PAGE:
Read Indigenous is a yearly list of must-read titles written by Indigenous authors, writers, illustrators and knowledge keepers for all ages. The list is just a selection and there are many more you can read. So don’t stop here.
The titles have been selected with Toronto Public Library’s Indigenous Advisory Council.
Indigenous Writes: A Guide to First Nations, Métis, and Inuit Issues in Canada
By Chelsea Vowel
Delgamuukw. Sixties Scoop. Bill C-31. Blood quantum. Appropriation. Two-Spirit. Tsilhqot’in. Status. TRC. RCAP. FNPOA. Pass and permit. Numbered Treaties. Terra nullius. The Great Peace…
Are you familiar with the terms listed above? In Indigenous Writes, Chelsea Vowel, legal scholar, teacher, and intellectual, opens an important dialogue about these (and more) concepts and the wider social beliefs associated with the relationship between Indigenous peoples and Canada. In 31 essays, Chelsea explores the Indigenous experience from the time of contact to the present, through five categories – Terminology of Relationships; Culture and Identity; Myth-Busting; State Violence; and Land, Learning, Law, and Treaties. She answers the questions that many people have on these topics to spark further conversations at home, in the classroom, and in the larger community.
Unreserved is the radio space for Indigenous community, culture, and conversation. Host Falen Johnson takes you straight into Indigenous Canada, from Halifax to Haida Gwaii, from Shamattawa to Ottawa, introducing listeners to the storytellers, culture makers and community shakers from across the country.
Recommended by: Ayan Jama, Program Supervisor, North York/Etobicoke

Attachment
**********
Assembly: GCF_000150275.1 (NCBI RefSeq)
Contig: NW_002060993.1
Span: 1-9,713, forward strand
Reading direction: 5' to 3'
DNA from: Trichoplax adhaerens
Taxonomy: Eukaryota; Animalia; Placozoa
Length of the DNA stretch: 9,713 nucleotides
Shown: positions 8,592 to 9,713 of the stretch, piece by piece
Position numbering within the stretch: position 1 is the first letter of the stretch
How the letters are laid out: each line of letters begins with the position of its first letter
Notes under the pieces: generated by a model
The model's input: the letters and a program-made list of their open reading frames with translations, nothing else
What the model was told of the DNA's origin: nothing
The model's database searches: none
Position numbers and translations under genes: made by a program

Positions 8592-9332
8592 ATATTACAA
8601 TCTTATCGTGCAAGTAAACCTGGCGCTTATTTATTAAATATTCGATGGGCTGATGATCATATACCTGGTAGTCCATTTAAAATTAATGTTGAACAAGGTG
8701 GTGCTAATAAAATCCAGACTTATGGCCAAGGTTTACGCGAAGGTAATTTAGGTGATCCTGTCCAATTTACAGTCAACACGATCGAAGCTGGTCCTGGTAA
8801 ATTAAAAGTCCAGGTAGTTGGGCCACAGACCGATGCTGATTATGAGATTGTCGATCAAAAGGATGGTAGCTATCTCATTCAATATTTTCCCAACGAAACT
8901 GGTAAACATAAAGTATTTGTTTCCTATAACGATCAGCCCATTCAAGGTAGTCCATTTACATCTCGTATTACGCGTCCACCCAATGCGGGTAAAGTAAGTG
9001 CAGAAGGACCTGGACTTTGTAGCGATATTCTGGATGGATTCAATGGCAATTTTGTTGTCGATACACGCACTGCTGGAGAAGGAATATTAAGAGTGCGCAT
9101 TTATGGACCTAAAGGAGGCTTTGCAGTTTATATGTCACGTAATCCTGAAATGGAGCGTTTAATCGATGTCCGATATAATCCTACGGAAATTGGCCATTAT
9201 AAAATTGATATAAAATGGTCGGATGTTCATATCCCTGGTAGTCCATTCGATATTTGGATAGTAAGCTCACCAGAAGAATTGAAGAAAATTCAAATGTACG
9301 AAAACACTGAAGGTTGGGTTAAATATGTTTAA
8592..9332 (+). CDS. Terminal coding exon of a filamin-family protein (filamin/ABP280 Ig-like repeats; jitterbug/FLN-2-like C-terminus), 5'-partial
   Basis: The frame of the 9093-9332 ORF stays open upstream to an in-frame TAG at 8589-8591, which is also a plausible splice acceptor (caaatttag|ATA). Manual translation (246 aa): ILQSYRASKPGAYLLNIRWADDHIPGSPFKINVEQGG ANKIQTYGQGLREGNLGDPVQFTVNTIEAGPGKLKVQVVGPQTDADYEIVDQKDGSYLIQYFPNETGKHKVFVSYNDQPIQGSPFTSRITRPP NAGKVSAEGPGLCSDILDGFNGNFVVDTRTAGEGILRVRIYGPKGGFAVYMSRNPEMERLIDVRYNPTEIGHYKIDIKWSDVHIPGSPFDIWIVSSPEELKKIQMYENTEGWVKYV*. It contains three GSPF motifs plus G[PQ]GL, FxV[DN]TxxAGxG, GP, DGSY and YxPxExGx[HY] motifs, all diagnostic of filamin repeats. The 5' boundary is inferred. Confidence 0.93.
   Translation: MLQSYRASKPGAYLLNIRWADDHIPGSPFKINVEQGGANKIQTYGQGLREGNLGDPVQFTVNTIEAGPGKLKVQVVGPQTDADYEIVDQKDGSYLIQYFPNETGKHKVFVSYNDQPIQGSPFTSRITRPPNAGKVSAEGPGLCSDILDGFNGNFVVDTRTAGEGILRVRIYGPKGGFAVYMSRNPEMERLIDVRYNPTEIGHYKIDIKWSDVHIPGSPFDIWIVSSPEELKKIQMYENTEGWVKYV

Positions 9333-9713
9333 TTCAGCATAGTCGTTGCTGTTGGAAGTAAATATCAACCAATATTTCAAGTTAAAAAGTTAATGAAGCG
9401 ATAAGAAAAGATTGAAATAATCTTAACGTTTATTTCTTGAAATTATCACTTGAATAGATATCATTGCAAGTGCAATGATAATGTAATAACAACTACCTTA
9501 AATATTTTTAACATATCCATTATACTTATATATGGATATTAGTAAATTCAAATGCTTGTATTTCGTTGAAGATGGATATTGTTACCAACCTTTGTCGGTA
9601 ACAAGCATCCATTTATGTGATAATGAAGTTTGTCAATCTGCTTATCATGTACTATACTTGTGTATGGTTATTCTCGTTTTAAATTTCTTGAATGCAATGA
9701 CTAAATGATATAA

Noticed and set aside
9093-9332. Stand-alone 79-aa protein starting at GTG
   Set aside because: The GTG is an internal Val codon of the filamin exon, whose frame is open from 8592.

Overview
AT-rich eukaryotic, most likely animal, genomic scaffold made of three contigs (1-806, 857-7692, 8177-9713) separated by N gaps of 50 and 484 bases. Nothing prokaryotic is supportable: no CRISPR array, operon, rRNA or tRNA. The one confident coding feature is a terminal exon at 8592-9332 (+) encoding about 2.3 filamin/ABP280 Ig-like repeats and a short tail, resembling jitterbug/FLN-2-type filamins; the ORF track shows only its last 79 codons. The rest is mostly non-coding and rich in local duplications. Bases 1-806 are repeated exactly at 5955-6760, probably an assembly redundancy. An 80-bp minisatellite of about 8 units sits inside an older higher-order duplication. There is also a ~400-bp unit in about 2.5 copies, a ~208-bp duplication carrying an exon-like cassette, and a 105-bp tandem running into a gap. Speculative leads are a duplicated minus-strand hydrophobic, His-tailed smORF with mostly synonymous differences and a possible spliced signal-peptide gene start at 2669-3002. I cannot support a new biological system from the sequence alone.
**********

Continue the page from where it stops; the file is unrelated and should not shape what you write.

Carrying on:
“I have a recommendation on a podcast that relates to the Canadian Indigenous community that I came across on CBC’s website. It’s a whole series called Missing and Murdered, however the one that I am suggesting is Season 2: Finding Cleo. I found this podcast to be very informative and moving, it gave me some insight when it comes to residential schools, the 60’s scoop and missing and murdered Indigenous women. It also highlights what intergenerational trauma looks like in the context of Canadian Indigenous issues.”
Crown-Indigenous Relations and Northern Affairs Canada (CIRNAC) continues to renew the nation-to-nation, Inuit-Crown, government-to-government relationship between Canada and First Nations, Inuit and Métis; modernize Government of Canada structures to enable Indigenous peoples to build capacity and support their vision of self-determination; and lead the Government of Canada’s work in the North.
No relationship is more important to the federal government than the relationship with Indigenous peoples. The federal government continues to work with Indigenous peoples to build a nation-to-nation, Inuit-Crown, government-to-government relationship—one based on respect, partnership, and recognition of rights.
Through Budget 2021, the federal government is proposing a historic, new investment of over $18 billion over the next five years, to improve the quality of life and create new opportunities for people living in Indigenous communities. Working with Indigenous partners, these investments will make significant strides in closing gaps between Indigenous and non-Indigenous peoples, support healthy, safe, and prosperous Indigenous communities, and advance meaningful reconciliation with First Nations, Inuit, and the Métis Nation. These investments will support continued action on infrastructure. They will also take meaningful action on the new approach that is needed to end the national tragedy of missing and murdered Indigenous women and girls, one which addresses the root causes and the scope of the violence.
Kent Monkman (b. 1965) is an interdisciplinary Cree visual artist. A member of Fisher River Cree Nation in Treaty 5 Territory (Manitoba), he lives and works in Dish With One Spoon Territory (Toronto, Canada). Known for his provocative interventions into Western European and American art history, Monkman explores themes of colonization, sexuality, loss, and resilience—the complexities of historic and contemporary Indigenous experiences—across painting, film/video, performance, and installation. Monkman’s gender-fluid alter ego Miss Chief Eagle Testickle often appears in his work as a time-traveling, shape-shifting, supernatural being who reverses the colonial gaze to challenge received notions of history and Indigenous peoples.